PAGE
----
Finally, in a bout of much-longed for optimism, cattle markets were able to secure some momentum. Futures, especially for feeder cattle, surged higher. Cash trade has begun to pick up in volume, although it continues to trade generally steady, at a high of $124.
Live cattle futures were mostly in the green all week for a nice change. The October contract did lose about $4 in a week to close at $125.27, but the December contract came through with an almost $5 gain to close at $130.10.
“Although prices still have a long way to move before testing long-term resistance, the continued support building in the market is pointing to seasonal lows being set in the cattle complex,” wrote Rick Kment, DTN contributing analyst, in his Thursday comments.
Cash trade picked up its pace for the second week in a row, hopefully leading to higher prices on the horizon. Prices were generally steady, and volume as of Thursday afternoon was already sitting at 77,000 head. Live steers traded mostly between $122-124, and dressed steers sold between $193-195.
Cash trade through the first weekend of October totaled 93,428 head, exponentially more than in previous weeks. Live steers averaged $122.60, and dressed steers averaged $195.24.
The Fed Cattle Exchange listed 2,371 head for their weekly online sale. A total of 414 head actually sold. Texas sold 295 head for $124.25, and Oklahoma sold 119 head for $123.
The national weekly direct beef type price distribution for the week of Sept. 27 to Oct. 4 was the following on a live basis:
• Negotiated purchases: $122.69.
• Formula net purchases: $127.
• Forward contract net purchases: $127.84.
• Negotiated grid net purchases: $128.87.
On a dressed basis:
• Negotiated purchases: $195.20.
• Formula net purchases: $201.90.
• Forward contract net purchases: $197.14.
• Negotiated grid net purchases: $201.51.
“With all plants running this week, (there is) optimism that this week’s slaughter level will exceed 650K head and possibly push 660K head, making up for the last couple of week’s underperformance,” wrote Cassie Fish, market analyst, in The Beef, on Wednesday.
“It’s a good thing, as the next couple of weeks will see more plant maintenance chipping away at weekly throughput.”
Slaughter through Thursday totaled 483,000 head, about 10,000 head more than a week earlier. Slaughter through Oct. 4 is expected to be 637,000 head, and actual slaughter through Sept. 25 was 642,571 head.
Boxed beef prices are steadily coming down. The Choice cutout lost nearly $10 over a week to close at $285.30, and the Select cutout lost about $5 to close at $264.44.
Feeder cattle futures found some momentum and ran with it last week. The October contract closed about $8 higher at $160.35, and the November contract gained $9 to close at $161.60. The CME Feeder Cattle Index gained a couple of pennies to close at $153.80.
Corn continues to trade sideways, with the December and March contracts virtually unchanged at $5.34 and $5.43, respectively.
“Despite the focus on higher-than-expected cattle numbers during the last couple of months, the outlook for tighter overall cattle supplies once yearly totals are calculated is still pointing to a contracting beef herd,” Kment said.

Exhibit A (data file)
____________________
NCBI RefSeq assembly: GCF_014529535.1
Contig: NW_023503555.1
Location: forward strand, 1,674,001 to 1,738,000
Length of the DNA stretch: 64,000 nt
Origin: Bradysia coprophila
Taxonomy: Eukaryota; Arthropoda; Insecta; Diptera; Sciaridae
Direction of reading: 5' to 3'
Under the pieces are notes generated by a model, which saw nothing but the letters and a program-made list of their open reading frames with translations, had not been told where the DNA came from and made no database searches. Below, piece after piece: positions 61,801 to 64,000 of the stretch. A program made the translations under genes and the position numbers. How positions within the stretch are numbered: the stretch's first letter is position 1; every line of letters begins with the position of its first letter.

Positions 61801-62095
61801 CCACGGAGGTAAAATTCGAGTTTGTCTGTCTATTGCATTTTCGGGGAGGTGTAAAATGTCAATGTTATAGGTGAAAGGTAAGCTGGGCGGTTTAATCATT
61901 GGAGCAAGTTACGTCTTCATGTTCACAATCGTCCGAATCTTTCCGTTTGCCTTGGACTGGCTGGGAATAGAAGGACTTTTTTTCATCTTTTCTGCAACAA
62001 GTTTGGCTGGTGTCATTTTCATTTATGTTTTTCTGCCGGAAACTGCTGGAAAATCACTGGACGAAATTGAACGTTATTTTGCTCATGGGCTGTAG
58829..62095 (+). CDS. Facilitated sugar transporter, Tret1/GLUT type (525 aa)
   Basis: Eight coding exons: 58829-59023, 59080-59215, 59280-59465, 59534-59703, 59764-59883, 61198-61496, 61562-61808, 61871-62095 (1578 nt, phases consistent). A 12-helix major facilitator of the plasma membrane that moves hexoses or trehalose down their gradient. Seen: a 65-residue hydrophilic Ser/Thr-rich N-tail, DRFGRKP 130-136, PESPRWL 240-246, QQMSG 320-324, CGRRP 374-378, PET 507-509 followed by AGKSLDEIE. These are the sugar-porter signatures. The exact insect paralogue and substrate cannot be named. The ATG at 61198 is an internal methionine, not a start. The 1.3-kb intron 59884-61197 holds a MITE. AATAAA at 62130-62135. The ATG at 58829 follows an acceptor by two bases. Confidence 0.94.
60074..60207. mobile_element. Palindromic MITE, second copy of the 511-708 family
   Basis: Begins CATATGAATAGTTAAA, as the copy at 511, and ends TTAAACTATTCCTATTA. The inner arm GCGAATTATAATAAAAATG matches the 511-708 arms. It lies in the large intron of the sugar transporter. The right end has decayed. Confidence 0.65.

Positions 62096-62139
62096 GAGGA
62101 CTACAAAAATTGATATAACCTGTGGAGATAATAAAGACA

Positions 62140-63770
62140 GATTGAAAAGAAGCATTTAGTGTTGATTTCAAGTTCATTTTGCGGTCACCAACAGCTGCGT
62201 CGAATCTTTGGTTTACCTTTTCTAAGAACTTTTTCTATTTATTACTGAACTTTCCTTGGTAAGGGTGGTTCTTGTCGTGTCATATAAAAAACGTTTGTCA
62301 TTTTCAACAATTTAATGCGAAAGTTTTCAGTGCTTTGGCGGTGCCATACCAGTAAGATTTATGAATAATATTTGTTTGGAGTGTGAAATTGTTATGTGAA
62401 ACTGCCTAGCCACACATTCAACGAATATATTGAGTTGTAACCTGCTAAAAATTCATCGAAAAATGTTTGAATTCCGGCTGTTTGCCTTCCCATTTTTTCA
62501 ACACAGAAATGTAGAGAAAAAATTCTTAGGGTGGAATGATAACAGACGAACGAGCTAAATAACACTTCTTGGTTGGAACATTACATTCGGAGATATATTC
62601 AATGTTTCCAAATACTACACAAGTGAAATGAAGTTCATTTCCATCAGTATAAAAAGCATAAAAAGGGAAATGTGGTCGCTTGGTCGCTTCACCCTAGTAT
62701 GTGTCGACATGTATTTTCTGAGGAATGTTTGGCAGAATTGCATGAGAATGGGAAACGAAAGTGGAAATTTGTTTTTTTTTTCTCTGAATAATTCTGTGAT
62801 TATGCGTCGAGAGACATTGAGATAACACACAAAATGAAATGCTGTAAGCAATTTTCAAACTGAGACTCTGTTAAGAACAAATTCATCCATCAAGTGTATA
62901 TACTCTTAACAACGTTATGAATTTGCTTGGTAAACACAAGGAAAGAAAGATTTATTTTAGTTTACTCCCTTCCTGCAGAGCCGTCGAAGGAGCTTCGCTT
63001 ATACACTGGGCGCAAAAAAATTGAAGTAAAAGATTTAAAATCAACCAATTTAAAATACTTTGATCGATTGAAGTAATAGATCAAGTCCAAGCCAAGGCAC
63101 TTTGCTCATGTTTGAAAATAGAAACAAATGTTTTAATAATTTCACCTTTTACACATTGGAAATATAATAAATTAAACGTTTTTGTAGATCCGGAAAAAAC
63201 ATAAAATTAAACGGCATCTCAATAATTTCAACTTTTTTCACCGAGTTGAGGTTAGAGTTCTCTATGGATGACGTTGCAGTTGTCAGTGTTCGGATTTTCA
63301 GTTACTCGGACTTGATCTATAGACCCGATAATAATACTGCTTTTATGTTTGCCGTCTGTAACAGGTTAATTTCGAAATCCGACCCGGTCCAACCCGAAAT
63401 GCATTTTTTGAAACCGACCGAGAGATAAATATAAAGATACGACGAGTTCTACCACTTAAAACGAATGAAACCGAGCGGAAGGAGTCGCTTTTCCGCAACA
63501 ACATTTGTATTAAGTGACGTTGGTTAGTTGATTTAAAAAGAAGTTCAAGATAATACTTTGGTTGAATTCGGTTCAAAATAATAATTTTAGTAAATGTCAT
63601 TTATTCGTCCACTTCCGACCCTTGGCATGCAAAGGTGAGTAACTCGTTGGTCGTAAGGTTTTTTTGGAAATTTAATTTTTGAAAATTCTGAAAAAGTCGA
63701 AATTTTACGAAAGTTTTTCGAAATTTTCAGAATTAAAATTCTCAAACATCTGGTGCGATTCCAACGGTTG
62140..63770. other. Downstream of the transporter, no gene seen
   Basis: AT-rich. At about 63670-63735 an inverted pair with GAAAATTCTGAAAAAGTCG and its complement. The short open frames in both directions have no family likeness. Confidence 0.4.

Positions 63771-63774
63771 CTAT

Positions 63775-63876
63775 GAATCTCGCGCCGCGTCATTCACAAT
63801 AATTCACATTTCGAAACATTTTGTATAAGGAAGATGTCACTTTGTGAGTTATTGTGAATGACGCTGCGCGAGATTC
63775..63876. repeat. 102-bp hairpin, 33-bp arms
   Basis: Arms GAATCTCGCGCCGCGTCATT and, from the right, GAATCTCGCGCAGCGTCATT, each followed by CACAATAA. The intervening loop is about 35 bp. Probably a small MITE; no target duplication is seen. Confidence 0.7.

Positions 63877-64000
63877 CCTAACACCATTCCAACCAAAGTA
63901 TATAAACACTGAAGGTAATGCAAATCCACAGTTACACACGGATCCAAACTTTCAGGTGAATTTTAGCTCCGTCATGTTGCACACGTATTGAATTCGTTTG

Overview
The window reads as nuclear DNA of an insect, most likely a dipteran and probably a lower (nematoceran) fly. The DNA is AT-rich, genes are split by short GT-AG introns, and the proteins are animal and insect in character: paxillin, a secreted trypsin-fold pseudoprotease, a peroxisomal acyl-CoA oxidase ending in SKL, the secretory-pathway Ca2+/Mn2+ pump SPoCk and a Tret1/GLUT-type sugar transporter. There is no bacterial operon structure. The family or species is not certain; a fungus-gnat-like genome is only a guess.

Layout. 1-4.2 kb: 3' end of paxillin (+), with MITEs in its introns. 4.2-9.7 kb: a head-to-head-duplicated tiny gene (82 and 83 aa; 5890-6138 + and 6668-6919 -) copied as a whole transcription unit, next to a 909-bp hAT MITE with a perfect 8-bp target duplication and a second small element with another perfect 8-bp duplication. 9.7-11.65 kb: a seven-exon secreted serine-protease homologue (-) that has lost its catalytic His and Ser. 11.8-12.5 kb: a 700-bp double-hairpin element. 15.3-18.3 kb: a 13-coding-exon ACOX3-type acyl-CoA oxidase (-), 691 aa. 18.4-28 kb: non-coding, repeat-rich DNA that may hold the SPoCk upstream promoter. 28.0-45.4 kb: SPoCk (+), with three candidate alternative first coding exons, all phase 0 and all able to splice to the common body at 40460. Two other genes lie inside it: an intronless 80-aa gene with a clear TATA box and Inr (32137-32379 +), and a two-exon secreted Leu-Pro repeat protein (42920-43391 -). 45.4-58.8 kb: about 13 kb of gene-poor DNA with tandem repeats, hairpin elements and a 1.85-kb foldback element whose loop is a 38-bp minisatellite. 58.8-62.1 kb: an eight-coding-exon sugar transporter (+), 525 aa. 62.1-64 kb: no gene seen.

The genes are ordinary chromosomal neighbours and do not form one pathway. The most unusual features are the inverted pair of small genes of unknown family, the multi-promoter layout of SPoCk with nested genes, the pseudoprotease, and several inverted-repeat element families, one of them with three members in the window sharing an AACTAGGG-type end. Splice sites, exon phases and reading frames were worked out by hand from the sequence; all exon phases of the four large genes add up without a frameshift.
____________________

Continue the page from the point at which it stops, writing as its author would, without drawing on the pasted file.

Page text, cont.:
“With strong underlying gains redeveloping in stock prices, less focus on dramatic economic pressure will only help support expectations of stronger beef demand through the next several months.”
Colorado: Winter Livestock in La Junta sold 1,595 head Tuesday. Compared to a week earlier, steer and heifer calves sold unevenly. Steer calves under 600 lbs. sold $2-3 higher, and 600-700 lbs. sold $2-3 lower. Heifer calves under 500 lbs. sold mostly steady, and 500-600 lbs. sold $5-8 lower. Yearling feeder steers and heifers over 700 lbs. were lightly tested. A group of unweaned steers averaging 672 lbs. sold between $136-142.50, averaging $140.38.
Iowa: Russell Livestock in Russell sold 1,409 head Monday. Compared to two weeks prior, 700-850 lb. steers were mostly $4-7 lower, and 850-900 lb. steers finished $6 higher. Heifers 600-750 lbs. were $3-8 lower. Benchmark steers averaging 783 lbs. sold between $151.50-161, averaging $157.06.
Missouri: Joplin Regional Stockyards in Carthage sold 4,000 head Monday. Compared to a week earlier, steers traded steady. Feeder heifers traded $2-4 lower on weights under 700 lbs., and over 700 lbs. sold steady to $3 higher. Benchmark steers averaging 766 lbs. sold between $150-158, averaging $153.74.
New Mexico: Roswell Livestock in Roswell sold 1,310 head on Monday. Compared to the previous auction, there was not an accurate comparison on feeder steers and heifers or calves, but a lower undertone was noted due to very limited offerings of weaned calves. A group of steers averaging 656 lbs. sold between $140-147.50 and averaged $141.11.
Oklahoma: Oklahoma National Stockyards in Oklahoma City sold 6,000 head Monday. Compared to a week earlier, feeder steers sold steady to $3 higher, and feeder heifers sold steady to $2 lower. Steer and heifer calves sold unevenly steady. Benchmark steers averaging 777 lbs. sold between $152.50-158, averaging $152.70.
South Dakota: Sioux Falls Regional Cattle Auction in Worthing sold 1,305 head Monday. Compared to a week earlier, feeder steers and heifers sold unevenly steady. Lighter weights under 800 lbs. sold with lower undertones, and weights over 800 lbs. sold with higher undertones. A group of benchmark steers averaging 789 lbs. sold for $148.75. — Anna Miller, WLJ managing editor